Today's birds were in a dense bush and I was not able to get a decent photo of them, but saw them clearly. Here is a photo I took of a male Blackcap in January last year.

STOCK DOVE - Friday 1 May 2009

I was surprised to see a Stock Dove in the garden at about 7pm this evening. The light was not good, but I took a few photos. This is only the second time I have ever seen a Stock Dove in the garden, the first being earlier this year on 19-Jan-09. I think it comes over from St James Churchyard where I often see and hear one. The church is only about 200 yards or so away "as the crow flies".


Jean and I had a very nice surprise as we were sitting having a cup of coffee in our back room overlooking the garden when a male Great Spotted Woodpecker appeared on the flowering cherry tree. It remained in the garden for about 10 minutes allowing me plenty of time to take some photos through the window. It spent most of the time pecking the trunk of the tree, presumably after insects and occasionally perching, rather ungainly, on one of the sunflower seedholders hangin from the branches of the tree. It would no doubt have preferred a peanut holder, but I have long since removed them from the garden, as they were not used by the birds. This was only the second time I have seen a Great Spotted Woodpecker in the garden of my present house in Bridge Road, though they were regular visitors to the garden of my previous house in Westbourne Avenue. The last sighting was on 22 November 2005.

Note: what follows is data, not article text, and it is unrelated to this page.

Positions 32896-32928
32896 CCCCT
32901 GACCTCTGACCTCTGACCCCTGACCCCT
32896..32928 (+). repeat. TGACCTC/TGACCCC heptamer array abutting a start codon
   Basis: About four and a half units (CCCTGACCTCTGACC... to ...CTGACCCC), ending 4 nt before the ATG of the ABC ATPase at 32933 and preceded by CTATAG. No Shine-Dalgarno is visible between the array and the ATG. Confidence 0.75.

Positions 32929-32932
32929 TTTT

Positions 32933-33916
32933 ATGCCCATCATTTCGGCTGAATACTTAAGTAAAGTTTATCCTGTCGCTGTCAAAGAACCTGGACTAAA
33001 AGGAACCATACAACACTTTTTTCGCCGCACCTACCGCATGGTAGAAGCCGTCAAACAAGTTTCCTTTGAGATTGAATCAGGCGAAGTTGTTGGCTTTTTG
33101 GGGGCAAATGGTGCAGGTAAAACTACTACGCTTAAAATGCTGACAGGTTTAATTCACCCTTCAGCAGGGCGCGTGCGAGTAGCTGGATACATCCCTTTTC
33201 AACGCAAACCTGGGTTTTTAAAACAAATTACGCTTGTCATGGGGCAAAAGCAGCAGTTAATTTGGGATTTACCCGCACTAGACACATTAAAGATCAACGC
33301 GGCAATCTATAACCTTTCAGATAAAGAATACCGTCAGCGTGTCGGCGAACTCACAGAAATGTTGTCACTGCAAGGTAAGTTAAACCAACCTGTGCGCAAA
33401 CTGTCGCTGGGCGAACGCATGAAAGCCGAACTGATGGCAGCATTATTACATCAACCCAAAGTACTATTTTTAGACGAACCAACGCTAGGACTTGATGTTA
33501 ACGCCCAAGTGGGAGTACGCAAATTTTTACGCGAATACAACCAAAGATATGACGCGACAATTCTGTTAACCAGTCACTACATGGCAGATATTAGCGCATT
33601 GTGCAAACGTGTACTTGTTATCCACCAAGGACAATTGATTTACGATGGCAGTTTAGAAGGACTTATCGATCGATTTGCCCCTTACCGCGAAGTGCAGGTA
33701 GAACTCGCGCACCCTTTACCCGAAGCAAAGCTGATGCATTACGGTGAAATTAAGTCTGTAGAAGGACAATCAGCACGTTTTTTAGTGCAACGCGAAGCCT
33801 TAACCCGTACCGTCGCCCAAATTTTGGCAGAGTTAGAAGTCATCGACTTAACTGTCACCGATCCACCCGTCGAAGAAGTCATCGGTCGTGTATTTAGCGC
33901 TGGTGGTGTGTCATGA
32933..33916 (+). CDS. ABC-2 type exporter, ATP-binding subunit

A handsome male Pheasant was in my back garden for most of the morning. This was the first ever sighting of one in the garden. I first saw it at about 10am perched on the wall at the end of the garden. Later it plucked up courage to come down onto the grass to feed on the seeds where it remained for the next 3 hours! Amazing to think it turned up in the middle of town.

As I was having my lunch I happened to look out of the window and, to my astonishment, saw a handsome male Bullfinch on the sunflower heart feeder. It stayed long enough for me to get out my camera and get a few snaps through the window before it disappeared, not to return. This was only the second Bullfinch sighting I have had in the garden, the last one being almost 10 years ago, on 1 January 1999 when I saw a male taking the buds from a forsythia bush at the bottom of the garden.

 GOLDCREST - a rare visitor


Song Thrush - common in winter







SPARROWHAWK - 31 July 2005 -